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Not Bosch, but still interesting

The Poet - Michael Connelly

A month or so ago, I snagged a couple of Harry Bosch audiobooks, The Black Echo and Black Ice. My husband & I decided to listen to Black Ice on the way to the beach. We didn't finish it, but I've been listening away on my own & expect to be done listening this week.


I read a fair few Harry Bosch crime thrillers about fifteen years ago, but in no particular order, and there is no way for me to reconstruct which ones I've already read. I was browsing for a new audiobook, & stumbled on a book called The Narrows, which is a follow-up to this book. It is a cross-over between FBI agent Rachel Walling, a character in this one, and Harry Bosch, and involves the same killer. I am going to Disneyland at the end of the week, & need an audiobook for the plane ride, but I didn't want to listen to The Narrows without reading this one first, so I bought it & read it yesterday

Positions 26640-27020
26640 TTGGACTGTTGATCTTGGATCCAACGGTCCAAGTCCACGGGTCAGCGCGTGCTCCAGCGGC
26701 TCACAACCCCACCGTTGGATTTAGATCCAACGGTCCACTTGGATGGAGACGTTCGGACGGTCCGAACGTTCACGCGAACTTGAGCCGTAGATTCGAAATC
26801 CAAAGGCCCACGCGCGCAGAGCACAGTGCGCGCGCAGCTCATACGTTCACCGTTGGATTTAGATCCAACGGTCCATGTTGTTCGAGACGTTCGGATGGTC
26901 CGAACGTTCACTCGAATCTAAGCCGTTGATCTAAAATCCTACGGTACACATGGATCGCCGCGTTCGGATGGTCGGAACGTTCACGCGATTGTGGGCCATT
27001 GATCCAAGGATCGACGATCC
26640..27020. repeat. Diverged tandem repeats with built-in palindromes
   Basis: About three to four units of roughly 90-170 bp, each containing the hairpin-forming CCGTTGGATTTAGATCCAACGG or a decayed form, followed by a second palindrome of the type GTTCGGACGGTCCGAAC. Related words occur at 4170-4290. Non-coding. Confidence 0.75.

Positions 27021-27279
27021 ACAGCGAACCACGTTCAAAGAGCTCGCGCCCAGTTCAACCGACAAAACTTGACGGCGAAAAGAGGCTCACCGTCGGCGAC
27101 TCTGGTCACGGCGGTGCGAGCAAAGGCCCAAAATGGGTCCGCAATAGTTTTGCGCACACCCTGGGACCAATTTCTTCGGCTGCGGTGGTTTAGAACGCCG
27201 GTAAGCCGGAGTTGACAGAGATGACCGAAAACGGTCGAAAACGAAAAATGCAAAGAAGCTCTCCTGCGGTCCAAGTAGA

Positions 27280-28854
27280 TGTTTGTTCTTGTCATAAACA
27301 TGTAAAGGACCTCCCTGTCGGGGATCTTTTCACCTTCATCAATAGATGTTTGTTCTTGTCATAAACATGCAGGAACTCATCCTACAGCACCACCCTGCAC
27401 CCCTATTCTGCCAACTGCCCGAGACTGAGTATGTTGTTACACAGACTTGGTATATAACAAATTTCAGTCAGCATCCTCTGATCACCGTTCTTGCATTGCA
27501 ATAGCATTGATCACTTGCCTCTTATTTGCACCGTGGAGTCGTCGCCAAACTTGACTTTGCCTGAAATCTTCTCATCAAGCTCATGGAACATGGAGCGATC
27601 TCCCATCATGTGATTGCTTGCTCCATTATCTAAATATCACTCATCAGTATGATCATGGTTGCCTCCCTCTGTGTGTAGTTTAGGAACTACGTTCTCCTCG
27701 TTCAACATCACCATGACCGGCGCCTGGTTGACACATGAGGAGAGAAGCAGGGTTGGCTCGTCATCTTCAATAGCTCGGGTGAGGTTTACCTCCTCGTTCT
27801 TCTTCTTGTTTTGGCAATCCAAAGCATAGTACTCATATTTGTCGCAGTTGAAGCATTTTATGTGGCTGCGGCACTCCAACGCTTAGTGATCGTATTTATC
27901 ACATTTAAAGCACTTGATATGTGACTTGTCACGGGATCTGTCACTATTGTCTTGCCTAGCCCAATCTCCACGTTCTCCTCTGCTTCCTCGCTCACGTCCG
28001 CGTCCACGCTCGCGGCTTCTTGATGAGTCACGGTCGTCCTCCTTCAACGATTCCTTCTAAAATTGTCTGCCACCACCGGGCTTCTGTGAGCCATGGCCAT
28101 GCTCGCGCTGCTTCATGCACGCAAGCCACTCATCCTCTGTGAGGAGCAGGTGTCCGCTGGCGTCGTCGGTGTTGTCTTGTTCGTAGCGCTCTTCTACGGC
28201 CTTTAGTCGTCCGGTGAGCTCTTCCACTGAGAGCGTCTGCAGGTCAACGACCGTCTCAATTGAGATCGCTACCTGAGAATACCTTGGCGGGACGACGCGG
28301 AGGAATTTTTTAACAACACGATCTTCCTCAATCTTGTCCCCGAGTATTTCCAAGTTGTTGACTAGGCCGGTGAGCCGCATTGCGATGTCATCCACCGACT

It is one of Connelly's rare first person narratives (so rare, in fact, that this might be the only one). The MC is a reporter named Jack McEvoy whose brother, a homicide cop, has committed suicide. Or so it is believed, until McEvoy figures out that it was actually a murder.


It is a ripping tale - I started in the morning and finished at around 11:00, with breaks for errands, football, and a spot of David Suchet as Hercule Poirot. Not great literature, but well-plotted and the end is an adrenaline rush - you know how newspaper book reviewers are always calling stuff "compulsively readable," well, yeah, it's a dumb expression, but this book is, in fact, compulsively readable. I had forgotten how much I enjoyed Connelly.